Friday, March 18, 2016

Review of A Life In Secrets: The Story Of Vera Atkins And The Lost Agents Of SOE by Sarah Helm (2005, Abacus)

Vera Atkins was born in Romania in 1908, schooled in Switzerland, and travelled widely prior to the Second World War, including Germany, England, South Africa (in each of which she had family) and the Middle East.  After her father’s death she changed her surname from Rosenberg to her mother’s maiden name, seeking to hide her Jewish heritage, and moved to Britain in the late 1930s.  Throughout her life she moved in the higher echelons of society and through her contacts she secured a post working for the nascent SOE, formed to place agents into enemy territory to collect information and undertake sabotage.  Vera took particular interest in the female agents, always trying to be at the airfield when the departed.  After the war she travelled to France and Germany and doggedly investigated the fate of those agents that fell into the hands of the Gestapo, visiting concentration camps and interrogating Nazi officers and officials.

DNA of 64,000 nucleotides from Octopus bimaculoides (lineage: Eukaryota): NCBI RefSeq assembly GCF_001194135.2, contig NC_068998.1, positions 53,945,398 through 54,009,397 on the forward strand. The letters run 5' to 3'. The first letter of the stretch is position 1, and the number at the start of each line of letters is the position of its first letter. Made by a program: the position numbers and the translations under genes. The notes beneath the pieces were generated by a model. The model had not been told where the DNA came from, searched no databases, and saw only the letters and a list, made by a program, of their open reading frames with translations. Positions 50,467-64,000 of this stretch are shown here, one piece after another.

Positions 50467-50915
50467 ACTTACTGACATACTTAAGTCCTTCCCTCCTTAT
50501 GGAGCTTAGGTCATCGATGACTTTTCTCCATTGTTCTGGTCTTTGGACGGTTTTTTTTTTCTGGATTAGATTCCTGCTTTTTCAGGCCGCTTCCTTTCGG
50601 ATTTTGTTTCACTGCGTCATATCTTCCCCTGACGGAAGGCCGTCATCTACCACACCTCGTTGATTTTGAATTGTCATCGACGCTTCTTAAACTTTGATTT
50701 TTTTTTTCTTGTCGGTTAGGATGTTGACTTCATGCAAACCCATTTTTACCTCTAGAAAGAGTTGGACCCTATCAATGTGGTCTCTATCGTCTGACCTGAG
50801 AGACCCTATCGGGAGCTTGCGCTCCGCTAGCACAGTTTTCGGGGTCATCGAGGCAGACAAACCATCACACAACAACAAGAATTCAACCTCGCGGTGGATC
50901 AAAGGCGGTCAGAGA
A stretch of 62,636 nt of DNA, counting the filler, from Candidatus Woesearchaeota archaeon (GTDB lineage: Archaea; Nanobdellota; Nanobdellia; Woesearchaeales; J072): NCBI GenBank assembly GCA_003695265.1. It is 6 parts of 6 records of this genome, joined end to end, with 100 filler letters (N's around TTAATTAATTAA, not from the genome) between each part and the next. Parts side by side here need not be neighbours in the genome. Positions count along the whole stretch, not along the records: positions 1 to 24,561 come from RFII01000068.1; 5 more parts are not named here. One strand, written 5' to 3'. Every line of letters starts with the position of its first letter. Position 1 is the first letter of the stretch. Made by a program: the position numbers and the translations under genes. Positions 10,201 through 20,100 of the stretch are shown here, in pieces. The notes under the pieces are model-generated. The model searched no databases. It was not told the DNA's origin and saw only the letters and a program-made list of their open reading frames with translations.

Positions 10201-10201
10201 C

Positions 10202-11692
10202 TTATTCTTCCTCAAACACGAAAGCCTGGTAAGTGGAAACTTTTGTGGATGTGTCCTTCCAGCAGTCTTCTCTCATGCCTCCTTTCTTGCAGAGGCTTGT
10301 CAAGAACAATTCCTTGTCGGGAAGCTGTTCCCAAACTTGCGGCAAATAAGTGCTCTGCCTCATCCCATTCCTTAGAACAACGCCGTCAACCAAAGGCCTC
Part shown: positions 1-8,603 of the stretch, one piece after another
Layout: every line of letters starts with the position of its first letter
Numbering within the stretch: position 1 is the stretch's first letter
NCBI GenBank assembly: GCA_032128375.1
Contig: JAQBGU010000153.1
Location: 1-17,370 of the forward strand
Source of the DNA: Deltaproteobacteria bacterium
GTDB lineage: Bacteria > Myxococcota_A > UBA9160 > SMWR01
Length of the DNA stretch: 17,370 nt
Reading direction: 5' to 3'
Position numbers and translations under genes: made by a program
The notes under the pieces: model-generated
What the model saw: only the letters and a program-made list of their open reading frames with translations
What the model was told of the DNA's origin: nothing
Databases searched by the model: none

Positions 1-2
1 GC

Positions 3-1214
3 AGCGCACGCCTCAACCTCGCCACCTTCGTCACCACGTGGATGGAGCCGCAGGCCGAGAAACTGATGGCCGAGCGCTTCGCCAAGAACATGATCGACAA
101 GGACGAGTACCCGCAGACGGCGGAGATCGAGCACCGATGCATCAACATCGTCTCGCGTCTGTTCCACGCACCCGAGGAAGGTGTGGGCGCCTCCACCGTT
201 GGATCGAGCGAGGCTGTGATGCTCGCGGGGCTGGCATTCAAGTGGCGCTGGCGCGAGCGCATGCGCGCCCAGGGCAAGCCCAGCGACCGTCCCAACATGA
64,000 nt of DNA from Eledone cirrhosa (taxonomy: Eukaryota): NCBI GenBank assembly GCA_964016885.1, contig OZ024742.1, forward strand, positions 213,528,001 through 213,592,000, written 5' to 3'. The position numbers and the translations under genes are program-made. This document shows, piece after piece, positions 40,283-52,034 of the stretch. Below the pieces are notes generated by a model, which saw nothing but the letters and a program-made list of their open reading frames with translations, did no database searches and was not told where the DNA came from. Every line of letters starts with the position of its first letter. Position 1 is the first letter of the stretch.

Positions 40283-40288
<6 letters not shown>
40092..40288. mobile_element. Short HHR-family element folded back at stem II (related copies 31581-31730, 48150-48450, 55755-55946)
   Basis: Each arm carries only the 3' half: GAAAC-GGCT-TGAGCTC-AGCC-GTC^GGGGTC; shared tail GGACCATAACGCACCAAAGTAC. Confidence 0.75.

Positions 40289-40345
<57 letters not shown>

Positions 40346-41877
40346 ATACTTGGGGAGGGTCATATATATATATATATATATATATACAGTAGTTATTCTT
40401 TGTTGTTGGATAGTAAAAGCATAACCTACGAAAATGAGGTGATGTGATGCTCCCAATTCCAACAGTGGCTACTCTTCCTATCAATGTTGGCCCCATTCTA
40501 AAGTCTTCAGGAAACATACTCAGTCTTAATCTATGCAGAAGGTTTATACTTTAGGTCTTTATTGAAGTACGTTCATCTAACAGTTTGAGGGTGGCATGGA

Sarah Helm’s book explores Vera’s life and in particular her role in SOE and her post-war quest.  The book is divided into three parts.  The first part concerns Vera’s time in SOE during the war, the setting up of agent networks in France, and the disastrous handling of the Prosper and related networks in which London was expertly played through a ‘radio game’ in which the Germans broadcast through captured wireless sets and fresh agents were parachuted into their waiting hands.   The second part concerns Vera’s life before the war and her move to Britain.  The third part details Vera’s attempt to track down what happened to her agents and to seek justice for them.  What is clear from the outset is that Vera Atkins spent her life creating a carefully managed story about herself and her work.  And despite living a full and eventful life, she was guarded, manipulative, and often quite cold.  While respectful to Vera’s memory, Helm also exposes her secrets, dispelling the myths she created.  The story of the agents is both tragic and poignant.

Helm tries to enliven the text a little by describing her research; her various interactions with those that knew her and the families of SOE agents, her journeys to track down sources and view the places that Vera had lived/visited, and her searching and sifting through various archives.  The insertion of the author into the narrative runs counter to usual biographical/historical accounts and while it does provide some context as to why Helm draws the conclusions that she does it’s also a little tedious at times and pads the text.  Nonetheless, it is clear that Helm has undertaken a very large amount of research and her deductions seem sound.  The result is an interesting account of secretive woman who was involved in secretive work and the female agents she sent into the field.

No comments: